Aug. 11 - Thousands of demonstrators across the world protest against a Russian law that makes it illegal to hold gay parades or speak to children about homosexuality. Sarah Toms reports.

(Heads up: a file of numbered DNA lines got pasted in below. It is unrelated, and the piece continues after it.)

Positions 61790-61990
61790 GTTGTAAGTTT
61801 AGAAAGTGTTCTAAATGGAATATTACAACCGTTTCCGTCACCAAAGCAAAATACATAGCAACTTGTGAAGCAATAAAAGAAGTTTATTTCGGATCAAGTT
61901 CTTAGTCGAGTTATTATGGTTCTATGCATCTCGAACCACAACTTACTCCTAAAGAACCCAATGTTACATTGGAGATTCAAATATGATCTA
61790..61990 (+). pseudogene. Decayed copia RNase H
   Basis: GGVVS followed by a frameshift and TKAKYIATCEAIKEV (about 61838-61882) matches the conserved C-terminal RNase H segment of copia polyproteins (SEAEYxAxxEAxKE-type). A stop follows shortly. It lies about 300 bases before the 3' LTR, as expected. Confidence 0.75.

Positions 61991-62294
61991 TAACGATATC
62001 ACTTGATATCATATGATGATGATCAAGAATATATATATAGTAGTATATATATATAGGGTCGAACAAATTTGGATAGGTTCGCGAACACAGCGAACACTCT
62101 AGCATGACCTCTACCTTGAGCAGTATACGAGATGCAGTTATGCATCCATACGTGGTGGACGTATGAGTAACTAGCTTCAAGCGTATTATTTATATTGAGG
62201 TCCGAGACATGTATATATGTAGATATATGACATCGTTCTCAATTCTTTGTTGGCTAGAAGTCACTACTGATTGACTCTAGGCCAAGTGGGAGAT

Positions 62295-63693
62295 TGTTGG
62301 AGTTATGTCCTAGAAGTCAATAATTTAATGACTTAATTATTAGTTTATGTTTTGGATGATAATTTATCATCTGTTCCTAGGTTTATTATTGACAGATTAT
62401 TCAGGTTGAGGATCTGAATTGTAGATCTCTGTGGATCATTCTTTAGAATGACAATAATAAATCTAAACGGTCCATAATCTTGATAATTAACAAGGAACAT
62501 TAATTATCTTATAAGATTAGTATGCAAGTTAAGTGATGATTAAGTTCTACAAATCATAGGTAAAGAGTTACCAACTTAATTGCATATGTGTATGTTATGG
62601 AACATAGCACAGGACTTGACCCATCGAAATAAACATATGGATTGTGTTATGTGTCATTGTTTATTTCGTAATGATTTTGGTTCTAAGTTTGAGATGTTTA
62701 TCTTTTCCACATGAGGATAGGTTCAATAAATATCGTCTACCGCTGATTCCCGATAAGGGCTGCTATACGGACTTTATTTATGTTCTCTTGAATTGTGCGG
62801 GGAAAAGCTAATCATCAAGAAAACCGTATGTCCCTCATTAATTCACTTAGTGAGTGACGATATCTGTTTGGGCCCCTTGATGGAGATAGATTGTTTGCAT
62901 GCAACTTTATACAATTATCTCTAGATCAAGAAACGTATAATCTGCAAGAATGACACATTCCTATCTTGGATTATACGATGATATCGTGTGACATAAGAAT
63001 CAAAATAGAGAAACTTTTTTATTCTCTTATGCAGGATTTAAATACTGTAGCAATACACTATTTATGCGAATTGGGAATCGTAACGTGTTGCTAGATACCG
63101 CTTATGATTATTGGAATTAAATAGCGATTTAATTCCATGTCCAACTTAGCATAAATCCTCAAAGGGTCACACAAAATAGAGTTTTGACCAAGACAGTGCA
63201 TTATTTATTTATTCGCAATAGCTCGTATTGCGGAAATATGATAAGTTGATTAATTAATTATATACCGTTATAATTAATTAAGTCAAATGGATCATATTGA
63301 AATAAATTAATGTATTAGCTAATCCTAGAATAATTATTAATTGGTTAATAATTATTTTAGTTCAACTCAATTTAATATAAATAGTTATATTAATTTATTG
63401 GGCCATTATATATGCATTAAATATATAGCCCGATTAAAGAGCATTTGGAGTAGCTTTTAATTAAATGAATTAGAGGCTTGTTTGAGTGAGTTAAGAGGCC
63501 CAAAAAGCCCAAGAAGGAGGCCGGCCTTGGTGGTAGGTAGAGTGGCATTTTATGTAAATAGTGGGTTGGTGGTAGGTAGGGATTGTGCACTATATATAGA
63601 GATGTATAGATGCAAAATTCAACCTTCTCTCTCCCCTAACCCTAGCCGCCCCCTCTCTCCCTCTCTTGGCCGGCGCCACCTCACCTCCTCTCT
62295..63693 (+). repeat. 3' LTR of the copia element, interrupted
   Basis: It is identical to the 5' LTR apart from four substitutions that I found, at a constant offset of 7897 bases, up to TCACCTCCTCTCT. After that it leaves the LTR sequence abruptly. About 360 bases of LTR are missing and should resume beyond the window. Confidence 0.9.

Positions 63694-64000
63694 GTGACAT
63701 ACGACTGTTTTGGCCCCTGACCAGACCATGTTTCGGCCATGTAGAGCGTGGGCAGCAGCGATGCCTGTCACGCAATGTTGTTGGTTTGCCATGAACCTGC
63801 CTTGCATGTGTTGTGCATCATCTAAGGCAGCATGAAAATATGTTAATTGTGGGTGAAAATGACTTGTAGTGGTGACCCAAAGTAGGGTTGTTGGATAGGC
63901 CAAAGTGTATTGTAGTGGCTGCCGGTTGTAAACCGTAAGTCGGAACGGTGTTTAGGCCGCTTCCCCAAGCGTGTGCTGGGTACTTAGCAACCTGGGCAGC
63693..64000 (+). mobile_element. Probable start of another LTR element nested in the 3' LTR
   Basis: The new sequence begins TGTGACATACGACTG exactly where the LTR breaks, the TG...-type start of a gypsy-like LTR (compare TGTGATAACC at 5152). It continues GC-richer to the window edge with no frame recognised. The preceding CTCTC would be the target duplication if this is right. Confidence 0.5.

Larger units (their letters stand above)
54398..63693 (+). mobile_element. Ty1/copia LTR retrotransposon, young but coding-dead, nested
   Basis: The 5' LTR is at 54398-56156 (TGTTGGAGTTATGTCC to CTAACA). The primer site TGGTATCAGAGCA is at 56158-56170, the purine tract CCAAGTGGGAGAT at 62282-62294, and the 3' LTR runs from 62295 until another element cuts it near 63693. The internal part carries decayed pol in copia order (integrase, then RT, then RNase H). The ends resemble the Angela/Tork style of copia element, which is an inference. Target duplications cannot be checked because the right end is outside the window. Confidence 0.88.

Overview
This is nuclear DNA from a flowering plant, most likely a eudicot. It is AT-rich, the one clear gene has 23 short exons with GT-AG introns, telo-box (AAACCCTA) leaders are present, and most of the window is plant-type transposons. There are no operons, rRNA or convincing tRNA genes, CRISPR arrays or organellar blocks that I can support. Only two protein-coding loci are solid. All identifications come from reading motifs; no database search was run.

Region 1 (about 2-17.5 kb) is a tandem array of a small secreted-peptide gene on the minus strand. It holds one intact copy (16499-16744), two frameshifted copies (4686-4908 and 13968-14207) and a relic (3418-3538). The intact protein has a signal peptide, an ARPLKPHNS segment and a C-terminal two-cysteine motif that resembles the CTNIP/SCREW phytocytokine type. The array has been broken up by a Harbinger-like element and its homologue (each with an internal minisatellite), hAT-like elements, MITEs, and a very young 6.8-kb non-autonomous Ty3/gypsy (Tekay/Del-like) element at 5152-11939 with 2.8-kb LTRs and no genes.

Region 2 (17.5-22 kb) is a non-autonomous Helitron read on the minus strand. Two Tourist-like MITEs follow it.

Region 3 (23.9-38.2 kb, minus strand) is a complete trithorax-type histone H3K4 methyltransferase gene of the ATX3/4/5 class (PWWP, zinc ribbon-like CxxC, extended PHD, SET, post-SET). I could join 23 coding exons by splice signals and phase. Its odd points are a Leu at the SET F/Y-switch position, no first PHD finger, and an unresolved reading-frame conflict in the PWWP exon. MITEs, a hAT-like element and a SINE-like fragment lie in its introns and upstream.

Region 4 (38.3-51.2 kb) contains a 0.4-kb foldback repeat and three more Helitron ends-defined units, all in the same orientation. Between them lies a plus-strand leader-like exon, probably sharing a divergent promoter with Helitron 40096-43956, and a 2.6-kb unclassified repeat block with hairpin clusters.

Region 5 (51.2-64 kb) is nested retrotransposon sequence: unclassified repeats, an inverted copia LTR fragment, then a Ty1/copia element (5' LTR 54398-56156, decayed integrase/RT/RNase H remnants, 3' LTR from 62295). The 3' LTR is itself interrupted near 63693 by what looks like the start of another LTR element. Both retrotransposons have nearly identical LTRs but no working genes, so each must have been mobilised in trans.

STORY: Thousands turned out in demonstrations across the world, calling for an end to a Russian anti-gay propaganda law. In London, hundreds of people marched near Downing Street, clutching banners and rainbow flags. Critics say the law bans gay rallies and could be used to prosecute anyone voicing support for homosexuals. The bill along with a ban on adoptions of children by same-sex couples, are part of a more conservative policy President Vladimir Putin has been following since his return to the Kremlin last year. Comedian Stephen Fry is calling on athletes to stay away from next year's Winter olympics in Russia. But if not he wants British athletes to show a gesture of support for gays. (SOUNDBITE) (English) BRITISH COMEDIAN, STEPHEN FRY, SAYING: "So that in every stadium, when anybody gets a medal, the decent athletes, whether they're gay or straight, I'm sure most of them are straight because most people are, but most people are also perfectly sympathetic with the horrific things that are going on, the daily suicides, the beatings, the horror that's going on amongst the young gay people of Russia. They just need to show some form of solidarity at the games, because the games are going to happen. They can't chop their arms off before you get into the Olympic village, so just do that (crossing his arms to form an X)." In Glasgow, it was also a royal turnout with thousands of demonstrators. And here in Israel, outside the Russian embassy in Tel Aviv protesters called for an end to discrimination. This Israeli bartender said his bar had joined the international boycott of Russian-made products. (SOUNDBITE) (English) BARTENDER, IMRI CALMAN, SAYING: "We decided not to sell anymore any products that come from Russia, we don't buy it and we don't sell it, also to say to our, to the people that bring us the alcohol, and also to our customers, that we are not participating in Russia's new rules." But the international condemnation has not changed many minds in Russia where homosexuals are often attacked and support for the law remains high.